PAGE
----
The research, which forms part of NJR’s cyber security report: how real is the threat and how can you reduce your risk, shows that 23 per cent of employees use the same password for different work applications and 17 per cent write down their passwords, 16 per cent work while connected to public wifi networks and 15 per cent access social media sites on their work PCs. Such bad habits and a lack of awareness about security mean that employees are inadvertently leaving companies’ cyber doors wide open to attack.

This research is supported by a report which incorporates the advice from fifteen experts in the field. Here, Richard Cassidy, shares the simple steps employees should take to make life harder for hackers.

The online world is vast; it’s a vortex of data and a gateway for hackers. But you don’t have to transform into a Jedi to oppose the threats in the hidden fortress that is the internet. Just encourage your employees to follow these straightforward and simple tips to make life harder for hackers and keep you secure:

  1. Open Wireless Access Points

As you take a seat on the comfy leather sofas in Starbucks, slurping on your foamy Café Latte, the next stage in the ritual is to catch-up on emails, read the latest news, listen to a podcast or just search the web … but STOP. Most mobile devices now automatically connect to wireless networks but open wireless networks are inherently insecure.

You are giving hackers easy access to your contacts, pictures, data and possibly even your company data – making the exfiltration easy. Hotel networks are not exempt either. The saying, when in Rome, does not apply to open Wi-Fi.

  1. Apps – read the small print

You’re walking in the street and a stranger asks permission to use your phone. You have all your information, photos, contact details etc on there and, of course, you politely decline. So why are you agreeing to let the apps on your phone do the same? The more access points there are to your data, the harder it is to maintain security. Read the permissions list and tie it back to the app’s features: for example, why would a parking app need to access your photos, contacts, text messages and many more misunderstood and underestimated permissions? You’re right to be suspicious.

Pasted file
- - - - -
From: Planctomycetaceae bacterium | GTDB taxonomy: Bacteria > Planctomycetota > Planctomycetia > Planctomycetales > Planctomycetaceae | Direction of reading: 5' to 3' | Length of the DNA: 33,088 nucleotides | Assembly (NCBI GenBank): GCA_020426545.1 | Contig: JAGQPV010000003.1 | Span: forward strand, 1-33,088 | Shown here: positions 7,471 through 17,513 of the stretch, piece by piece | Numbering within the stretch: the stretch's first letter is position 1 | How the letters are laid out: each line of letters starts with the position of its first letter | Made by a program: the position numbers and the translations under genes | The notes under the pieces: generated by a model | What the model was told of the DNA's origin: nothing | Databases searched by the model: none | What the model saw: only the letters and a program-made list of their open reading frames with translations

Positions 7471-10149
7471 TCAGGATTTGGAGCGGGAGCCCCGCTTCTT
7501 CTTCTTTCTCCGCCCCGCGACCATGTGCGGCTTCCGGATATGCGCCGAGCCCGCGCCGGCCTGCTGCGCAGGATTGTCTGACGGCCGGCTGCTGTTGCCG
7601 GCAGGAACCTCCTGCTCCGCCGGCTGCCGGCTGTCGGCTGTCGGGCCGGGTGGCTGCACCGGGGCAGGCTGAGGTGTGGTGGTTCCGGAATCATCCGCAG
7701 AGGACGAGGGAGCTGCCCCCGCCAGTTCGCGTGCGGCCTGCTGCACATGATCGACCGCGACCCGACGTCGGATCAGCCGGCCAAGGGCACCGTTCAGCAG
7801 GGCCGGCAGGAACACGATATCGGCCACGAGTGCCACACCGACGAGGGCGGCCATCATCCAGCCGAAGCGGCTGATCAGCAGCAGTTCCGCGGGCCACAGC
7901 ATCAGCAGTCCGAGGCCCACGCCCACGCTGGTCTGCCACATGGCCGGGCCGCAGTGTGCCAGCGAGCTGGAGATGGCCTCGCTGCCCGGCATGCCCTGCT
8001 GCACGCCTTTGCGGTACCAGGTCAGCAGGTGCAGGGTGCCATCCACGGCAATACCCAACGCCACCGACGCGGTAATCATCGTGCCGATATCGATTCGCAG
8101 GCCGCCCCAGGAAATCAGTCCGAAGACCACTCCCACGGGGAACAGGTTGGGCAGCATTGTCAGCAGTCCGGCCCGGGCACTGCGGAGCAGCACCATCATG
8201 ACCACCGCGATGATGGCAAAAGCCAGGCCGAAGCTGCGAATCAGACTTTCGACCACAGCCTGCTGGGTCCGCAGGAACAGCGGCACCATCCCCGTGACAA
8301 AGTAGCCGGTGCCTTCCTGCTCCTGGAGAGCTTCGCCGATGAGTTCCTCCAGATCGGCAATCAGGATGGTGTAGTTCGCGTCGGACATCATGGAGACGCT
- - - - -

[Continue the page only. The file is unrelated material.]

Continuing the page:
1. Password Recovery

Almost everybody has a password recovery set up of some sort. Most people are conscious that simple passwords are not secure, so they are making their passwords longer and stronger. But the knock-on effect of this is that hackers try to find the weakest link in, and so are now looking at taking over the password recovery process. Most of these recovery processes ask very specific questions such as: what’s your first pet’s name, mother’s maiden name etc. Hackers can easily source this information and engineer a password reset for your account. Any password recovery question should have nothing to do with your life – or anything anybody could possibly know about you. You always have to be one step ahead.

  1. Common Sense

Banks rarely communicate important account information via email, so if you receive an email from your bank that does, either logon directly to your application (without clicking through from the email) or call them by phone to verify. Getting into the habit of never clicking on links within an email or opening unsolicited files will save you a lot of hassle.

Some people even store their credit card details on shopping sites. How many of us have said ‘yes save my details so I can go back and order’. You have to be savvy online – just enter your credit details manually.

Consumers definitely have a role to play in their own security. If you apply these small changes, you will make it a lot harder for hackers, and remember, if you are not sure – then it’s probably not secure!”

To read more useful and practical insights into topics including: How to assess the scale of your risk level; Managing the immediate aftermath of a security breach; How different sectors are affected, download the full report – http://www.norriejohnstonrecruitment.com/downloads/cyber-security/

Richard Cassidy, Alert Logic